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Life along the River Road was Unique...

The River. Of course was the Mississippi River, the Fathers of Waters, and the River Road, for many years was the only road in the area. It bordered the levee, which protected the lush lands that had been deposited by the River over a long stretch of time before th levees were built.

The settlement in which I was raised was called St. Gabriel an reportedly founded by Bienville concurrently with establishing New Orleans. The Isle of Orleans, as it became known, encompassed the land from the delta of the Mississippi to Bayou Manchac on the north, an ancient arm of the Mississippi. St. Gabriel was the first settlement below the Bayou. In other words, it was the northern outpost of the Isle of Orleans.

This probably originated with establishment of one of the first churches in Louisiana, St. Gabriel Catholic Church built in 1774. The Queen of Spain sent a fine bell which resonated from the church steeple. Then, after the coming of Yazoo and Mississippi Valley Railroad, the train station was set up at St. Gabriel.

When I was growing up there I lived on St. Gabriel Lane, next door to the only Doctor in the community who was a cousin. On the corner, fronting the levee was St. Gabriel store owned by the family. St. Gabriel store belonged to the Monticello Plantation. After the high water, in 1932, the levee was set back a considerable distance and homes and buildings probably numbering the thousands were rolled back. The old store was moved twice because of high water. St. Gabriel Store was moved last to St. Gabriel Lane (Hwy. 74) and River Road (Hwy. 75). Where it still stands today. The women in the kitchens kept their fires burning even as the mules pulled the houses resting on wooden rollers. My father formed a contracting company, of which it was said, "They moved more houses than anybody in history".

Joseph LeBlanc obtained a Spanish land grant in 1750 confirming his ownership of a plantation there, fronting on the Mississippi River, where the Houmas Indians had formerly lived. The people in the area always lived near the River, if possible. When families divided properties, the remaining groups always retained frontage on the River. The result was that the populace was strung along the River Road for miles.

Joseph Michael LeBlanc cleared the cypress trees and developed his land into a thriving river plantation which was named Marguerite Plantation. Under the stewartship of Joseph's eldest son, Simon, he acquired other river plantations too, including the Monticello Plantation. They became successful sugar cane planters. Simon Leblanc and his wife, Laura Emily had five sons and one daugther. Simon J. Hall, Jules Burton, Jesse, Ernest, William Hardee, and Emily.

Simon sold the land, plantation and store to J. Burton LeBlanc Sr. in 1918 and he named the store J. Burton LeBlanc & Bros. Merchantile.

Where I lived was the focus of the area, since it contained the historic church (St. Gabriel Catholic Church), the shool house (Old St. Gabriel School), the sole Doctor's office including his own pharmacy, the railroad station and post office, which was located in the store. St. Gabriel has the distinction of being the oldest post office in the parish, having been established on December 1, 1813 with David O. Hatch as first Postmaster; however the post office was called Iberville and remained under that name until May 16, 1857 when Henry S. Browne, the Postmaster had the named changed to St. Gabriel, on May 6, 1872, the name was again changed to Sanford, but on May 29, or several weeks later, the name of St. Gabriel was restored.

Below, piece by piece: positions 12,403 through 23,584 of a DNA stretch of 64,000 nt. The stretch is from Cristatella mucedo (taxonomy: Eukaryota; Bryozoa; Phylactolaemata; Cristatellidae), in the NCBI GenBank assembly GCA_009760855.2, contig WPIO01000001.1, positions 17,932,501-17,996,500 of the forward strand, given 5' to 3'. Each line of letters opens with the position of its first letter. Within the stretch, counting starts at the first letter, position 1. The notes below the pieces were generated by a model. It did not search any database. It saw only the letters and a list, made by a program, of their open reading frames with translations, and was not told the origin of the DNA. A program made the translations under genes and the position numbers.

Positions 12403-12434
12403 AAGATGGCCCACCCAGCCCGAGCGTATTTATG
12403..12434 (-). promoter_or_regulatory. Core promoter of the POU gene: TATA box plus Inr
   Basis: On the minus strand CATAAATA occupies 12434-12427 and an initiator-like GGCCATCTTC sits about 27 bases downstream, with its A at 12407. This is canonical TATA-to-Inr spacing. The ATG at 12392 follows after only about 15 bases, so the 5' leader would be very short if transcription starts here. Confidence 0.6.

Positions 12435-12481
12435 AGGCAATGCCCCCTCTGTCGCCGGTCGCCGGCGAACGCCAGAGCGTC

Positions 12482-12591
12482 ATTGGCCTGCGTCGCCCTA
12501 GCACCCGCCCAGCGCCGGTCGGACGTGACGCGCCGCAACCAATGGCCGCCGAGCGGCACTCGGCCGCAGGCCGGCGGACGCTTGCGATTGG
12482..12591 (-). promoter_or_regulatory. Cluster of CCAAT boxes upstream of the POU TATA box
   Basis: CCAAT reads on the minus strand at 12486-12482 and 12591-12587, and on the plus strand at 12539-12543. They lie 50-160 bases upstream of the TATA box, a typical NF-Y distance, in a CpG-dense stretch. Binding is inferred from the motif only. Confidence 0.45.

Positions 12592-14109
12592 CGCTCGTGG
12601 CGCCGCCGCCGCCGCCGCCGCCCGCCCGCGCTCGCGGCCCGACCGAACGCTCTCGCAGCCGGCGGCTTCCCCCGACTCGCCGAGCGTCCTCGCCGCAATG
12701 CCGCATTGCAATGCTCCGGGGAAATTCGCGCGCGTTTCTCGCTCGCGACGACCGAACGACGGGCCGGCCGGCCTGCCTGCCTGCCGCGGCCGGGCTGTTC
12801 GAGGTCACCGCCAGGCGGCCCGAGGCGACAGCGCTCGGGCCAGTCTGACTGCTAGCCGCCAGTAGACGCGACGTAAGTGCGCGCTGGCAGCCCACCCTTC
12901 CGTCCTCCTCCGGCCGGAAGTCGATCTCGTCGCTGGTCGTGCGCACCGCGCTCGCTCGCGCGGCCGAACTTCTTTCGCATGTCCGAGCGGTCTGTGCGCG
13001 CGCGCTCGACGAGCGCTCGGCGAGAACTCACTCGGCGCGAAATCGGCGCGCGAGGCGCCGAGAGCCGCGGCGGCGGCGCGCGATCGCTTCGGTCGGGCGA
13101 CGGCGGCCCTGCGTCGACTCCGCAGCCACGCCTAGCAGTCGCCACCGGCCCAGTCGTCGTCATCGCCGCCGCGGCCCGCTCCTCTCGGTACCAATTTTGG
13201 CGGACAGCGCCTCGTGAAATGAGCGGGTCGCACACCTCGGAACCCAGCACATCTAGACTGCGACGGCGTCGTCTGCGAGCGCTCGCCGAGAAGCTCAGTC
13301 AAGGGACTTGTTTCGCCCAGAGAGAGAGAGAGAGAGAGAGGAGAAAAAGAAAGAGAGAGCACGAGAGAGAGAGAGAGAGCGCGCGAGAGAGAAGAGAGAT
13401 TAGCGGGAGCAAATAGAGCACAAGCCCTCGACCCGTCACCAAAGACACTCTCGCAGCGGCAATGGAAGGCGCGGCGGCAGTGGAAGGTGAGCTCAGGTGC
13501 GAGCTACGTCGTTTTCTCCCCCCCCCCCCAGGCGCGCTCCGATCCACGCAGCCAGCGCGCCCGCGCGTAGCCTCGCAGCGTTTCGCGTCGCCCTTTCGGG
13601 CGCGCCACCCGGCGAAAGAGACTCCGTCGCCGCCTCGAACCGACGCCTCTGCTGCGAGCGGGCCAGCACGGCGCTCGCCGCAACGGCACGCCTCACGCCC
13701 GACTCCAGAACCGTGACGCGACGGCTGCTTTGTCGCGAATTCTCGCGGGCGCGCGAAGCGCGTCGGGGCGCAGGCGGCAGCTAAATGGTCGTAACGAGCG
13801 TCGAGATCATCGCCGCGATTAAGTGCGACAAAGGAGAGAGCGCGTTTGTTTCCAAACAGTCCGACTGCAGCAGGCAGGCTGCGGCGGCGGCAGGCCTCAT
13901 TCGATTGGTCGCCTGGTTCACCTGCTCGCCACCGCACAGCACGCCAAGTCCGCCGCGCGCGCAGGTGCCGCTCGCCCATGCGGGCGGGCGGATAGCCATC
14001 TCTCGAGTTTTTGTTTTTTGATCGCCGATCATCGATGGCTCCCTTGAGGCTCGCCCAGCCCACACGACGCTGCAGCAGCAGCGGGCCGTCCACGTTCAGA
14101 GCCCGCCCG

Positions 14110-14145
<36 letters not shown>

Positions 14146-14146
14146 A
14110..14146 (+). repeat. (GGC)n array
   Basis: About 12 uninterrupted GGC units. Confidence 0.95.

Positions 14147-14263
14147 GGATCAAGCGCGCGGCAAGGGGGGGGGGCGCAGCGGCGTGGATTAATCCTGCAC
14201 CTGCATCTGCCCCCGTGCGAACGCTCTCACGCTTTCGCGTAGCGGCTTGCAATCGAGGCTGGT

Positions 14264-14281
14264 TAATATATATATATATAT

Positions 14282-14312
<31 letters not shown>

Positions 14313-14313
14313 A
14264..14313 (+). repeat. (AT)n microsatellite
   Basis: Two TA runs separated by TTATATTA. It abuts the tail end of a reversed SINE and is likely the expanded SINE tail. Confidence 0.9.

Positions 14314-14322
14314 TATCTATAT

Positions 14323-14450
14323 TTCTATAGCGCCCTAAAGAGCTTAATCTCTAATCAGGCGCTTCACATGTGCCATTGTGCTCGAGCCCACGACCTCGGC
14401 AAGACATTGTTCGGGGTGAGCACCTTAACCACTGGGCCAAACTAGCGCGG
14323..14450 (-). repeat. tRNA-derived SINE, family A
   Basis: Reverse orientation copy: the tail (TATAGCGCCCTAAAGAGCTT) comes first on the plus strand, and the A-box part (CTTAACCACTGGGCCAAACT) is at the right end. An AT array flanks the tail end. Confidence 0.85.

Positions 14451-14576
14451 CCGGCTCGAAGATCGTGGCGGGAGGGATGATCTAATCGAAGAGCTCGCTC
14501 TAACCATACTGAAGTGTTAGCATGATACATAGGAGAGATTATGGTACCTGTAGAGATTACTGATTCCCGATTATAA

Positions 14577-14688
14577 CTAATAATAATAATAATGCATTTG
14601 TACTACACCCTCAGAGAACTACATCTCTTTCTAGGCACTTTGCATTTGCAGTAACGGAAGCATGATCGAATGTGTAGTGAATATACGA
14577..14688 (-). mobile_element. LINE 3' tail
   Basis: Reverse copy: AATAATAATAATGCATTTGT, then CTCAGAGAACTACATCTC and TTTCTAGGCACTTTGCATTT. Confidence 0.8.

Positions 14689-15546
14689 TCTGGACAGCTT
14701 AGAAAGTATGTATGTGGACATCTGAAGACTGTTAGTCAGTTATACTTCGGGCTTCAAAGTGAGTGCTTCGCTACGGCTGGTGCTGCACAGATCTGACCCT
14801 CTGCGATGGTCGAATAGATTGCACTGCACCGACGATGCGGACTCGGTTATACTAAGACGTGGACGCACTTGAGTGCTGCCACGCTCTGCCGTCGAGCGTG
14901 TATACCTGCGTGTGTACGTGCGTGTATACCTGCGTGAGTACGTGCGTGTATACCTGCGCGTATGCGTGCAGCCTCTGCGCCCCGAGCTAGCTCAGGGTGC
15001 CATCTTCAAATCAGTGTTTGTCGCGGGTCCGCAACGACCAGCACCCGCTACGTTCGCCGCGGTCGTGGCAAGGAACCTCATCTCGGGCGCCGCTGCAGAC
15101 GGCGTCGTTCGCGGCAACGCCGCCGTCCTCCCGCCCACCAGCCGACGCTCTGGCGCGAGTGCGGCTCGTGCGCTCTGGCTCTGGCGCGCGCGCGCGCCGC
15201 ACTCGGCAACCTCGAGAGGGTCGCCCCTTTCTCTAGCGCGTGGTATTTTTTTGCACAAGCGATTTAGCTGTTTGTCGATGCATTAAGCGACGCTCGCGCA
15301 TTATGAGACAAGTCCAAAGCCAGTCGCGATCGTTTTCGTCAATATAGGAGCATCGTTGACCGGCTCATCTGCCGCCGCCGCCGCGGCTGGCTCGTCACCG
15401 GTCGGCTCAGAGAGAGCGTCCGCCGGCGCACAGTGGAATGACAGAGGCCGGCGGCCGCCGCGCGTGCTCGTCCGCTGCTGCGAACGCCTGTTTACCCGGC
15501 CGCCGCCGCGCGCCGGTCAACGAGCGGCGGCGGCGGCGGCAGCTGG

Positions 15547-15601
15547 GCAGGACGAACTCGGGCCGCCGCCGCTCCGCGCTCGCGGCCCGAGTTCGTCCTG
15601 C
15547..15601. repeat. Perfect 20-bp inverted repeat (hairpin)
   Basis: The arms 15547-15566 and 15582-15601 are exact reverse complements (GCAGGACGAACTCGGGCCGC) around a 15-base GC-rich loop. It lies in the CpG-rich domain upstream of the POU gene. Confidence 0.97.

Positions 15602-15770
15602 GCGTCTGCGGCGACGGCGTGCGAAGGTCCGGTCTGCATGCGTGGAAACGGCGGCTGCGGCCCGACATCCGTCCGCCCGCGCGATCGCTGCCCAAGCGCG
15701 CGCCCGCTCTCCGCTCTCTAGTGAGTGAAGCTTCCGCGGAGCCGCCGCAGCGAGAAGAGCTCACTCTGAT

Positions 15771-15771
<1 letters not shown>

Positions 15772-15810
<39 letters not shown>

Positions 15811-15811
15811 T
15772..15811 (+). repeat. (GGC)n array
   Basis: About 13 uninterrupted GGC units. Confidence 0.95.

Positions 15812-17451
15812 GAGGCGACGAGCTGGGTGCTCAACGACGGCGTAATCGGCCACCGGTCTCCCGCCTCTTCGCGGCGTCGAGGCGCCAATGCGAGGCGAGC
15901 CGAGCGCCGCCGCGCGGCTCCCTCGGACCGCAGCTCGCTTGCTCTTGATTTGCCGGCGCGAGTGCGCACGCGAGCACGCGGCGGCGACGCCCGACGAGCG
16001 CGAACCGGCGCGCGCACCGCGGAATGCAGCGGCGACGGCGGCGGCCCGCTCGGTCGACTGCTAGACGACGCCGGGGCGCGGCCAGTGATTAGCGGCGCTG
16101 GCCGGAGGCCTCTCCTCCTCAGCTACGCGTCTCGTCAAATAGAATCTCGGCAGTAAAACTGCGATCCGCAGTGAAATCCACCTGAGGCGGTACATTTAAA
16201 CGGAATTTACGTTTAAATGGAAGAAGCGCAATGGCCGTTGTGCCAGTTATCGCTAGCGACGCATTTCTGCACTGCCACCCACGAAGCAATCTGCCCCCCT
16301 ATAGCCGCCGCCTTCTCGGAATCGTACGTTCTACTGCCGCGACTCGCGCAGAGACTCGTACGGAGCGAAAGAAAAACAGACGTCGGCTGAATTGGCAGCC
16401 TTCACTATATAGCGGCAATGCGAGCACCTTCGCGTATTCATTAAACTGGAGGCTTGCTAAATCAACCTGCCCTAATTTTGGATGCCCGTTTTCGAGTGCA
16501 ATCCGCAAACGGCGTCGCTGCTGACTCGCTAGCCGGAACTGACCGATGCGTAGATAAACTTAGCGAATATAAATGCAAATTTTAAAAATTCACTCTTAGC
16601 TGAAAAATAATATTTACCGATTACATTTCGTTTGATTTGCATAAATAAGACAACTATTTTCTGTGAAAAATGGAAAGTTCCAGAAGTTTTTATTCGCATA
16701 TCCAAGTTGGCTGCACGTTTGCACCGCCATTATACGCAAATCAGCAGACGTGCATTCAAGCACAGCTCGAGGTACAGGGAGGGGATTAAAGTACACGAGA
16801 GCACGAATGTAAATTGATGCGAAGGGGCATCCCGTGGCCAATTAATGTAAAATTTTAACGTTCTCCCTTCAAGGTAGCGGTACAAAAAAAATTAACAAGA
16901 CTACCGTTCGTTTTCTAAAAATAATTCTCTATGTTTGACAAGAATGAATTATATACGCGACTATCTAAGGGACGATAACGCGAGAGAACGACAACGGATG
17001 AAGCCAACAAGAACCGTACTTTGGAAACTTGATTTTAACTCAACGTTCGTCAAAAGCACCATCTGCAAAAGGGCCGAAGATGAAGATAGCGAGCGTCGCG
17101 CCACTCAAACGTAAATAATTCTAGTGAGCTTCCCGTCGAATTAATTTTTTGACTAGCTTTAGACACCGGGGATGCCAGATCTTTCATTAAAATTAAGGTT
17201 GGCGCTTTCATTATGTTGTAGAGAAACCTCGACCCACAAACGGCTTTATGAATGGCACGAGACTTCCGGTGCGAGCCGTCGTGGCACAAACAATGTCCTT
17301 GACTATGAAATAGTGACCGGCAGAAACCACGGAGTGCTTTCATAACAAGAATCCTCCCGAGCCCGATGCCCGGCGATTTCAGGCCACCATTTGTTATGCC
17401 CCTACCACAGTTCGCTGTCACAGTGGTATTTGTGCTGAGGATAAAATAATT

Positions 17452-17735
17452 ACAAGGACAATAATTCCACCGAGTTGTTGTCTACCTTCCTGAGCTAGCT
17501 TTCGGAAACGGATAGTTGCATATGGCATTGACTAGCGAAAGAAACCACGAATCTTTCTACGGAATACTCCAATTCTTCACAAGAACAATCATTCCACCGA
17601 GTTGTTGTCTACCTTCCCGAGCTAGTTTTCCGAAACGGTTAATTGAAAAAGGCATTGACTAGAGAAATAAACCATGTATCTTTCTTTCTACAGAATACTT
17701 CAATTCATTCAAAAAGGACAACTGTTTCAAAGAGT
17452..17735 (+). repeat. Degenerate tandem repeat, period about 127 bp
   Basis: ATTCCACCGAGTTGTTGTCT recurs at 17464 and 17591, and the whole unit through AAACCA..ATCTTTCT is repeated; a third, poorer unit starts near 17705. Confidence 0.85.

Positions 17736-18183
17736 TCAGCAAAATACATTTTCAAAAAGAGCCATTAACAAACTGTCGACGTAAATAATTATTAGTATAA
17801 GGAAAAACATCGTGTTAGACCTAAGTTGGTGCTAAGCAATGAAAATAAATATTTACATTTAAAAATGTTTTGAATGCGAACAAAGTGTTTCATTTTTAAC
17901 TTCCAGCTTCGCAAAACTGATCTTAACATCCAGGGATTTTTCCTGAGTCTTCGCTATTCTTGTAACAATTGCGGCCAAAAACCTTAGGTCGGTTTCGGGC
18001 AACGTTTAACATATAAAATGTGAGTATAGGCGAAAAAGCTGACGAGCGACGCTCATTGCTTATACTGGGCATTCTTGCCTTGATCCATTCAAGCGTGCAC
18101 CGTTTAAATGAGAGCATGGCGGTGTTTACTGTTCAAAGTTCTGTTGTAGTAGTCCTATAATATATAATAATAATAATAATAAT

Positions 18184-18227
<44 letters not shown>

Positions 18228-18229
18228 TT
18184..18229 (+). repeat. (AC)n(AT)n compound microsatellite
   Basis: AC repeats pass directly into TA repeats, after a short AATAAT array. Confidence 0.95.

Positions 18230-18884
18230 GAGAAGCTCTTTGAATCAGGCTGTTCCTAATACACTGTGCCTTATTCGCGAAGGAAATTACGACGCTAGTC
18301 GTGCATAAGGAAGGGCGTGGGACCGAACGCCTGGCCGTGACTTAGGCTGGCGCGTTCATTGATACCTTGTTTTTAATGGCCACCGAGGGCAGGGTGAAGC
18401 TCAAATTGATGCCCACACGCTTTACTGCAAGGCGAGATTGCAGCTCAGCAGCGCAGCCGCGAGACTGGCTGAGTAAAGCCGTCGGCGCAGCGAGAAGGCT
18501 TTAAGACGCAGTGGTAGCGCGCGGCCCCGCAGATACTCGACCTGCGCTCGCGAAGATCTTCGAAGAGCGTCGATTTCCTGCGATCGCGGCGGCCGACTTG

There was still a "quarters" on the plantation. The "quarters" were about eight cabins set aside, where the "colored folks", as they were called, lived. They were reasonable accomodations providing shelter and some comfort to the inhabitants. They always had a fireplace, providing the necessary warmth in the winter.

The most enticing thing about the plantation was the Sugar House. This was a large brick structure alongside the railroad, which was still used to grind sugar cane grown by others who had continued to cultivate it. I remember, as a young boy, wandering through it at night, in the fall. It operated around the clock. The smell of molasses, the sound of the steam engines and the bustle of employees, brought extreme pleasure.

Plantation life usually consisted of very good relations between the white owners and the colored folks. They were as an extended part of the family, and if they had a dire need they would not hesitate to communicate it to owners, who would usually respond with the necessary assistance. The Plantation had it's own money, which was used to pay their workers. This Money could only be used in the LeBlanc Bros store. The colored folks could not come in the front doors of the store, only the back door and could only do business through a small window.

The old Store still has the original front doors and the old fashion Coke-Cola box inside. Back in the days the store had everything you could ever need, groceries, livestock feed, Doctors office, post office, hardware, department store, some even say a bordello. The old store was a place where friends met, gossip was told, business was done and children grow-up with lots of happy childhood memories, and still do.

~J. Burton LeBlanc~

3495 Highway 75, St. Gabriel, LA. 70776
Phone (225) 642-5545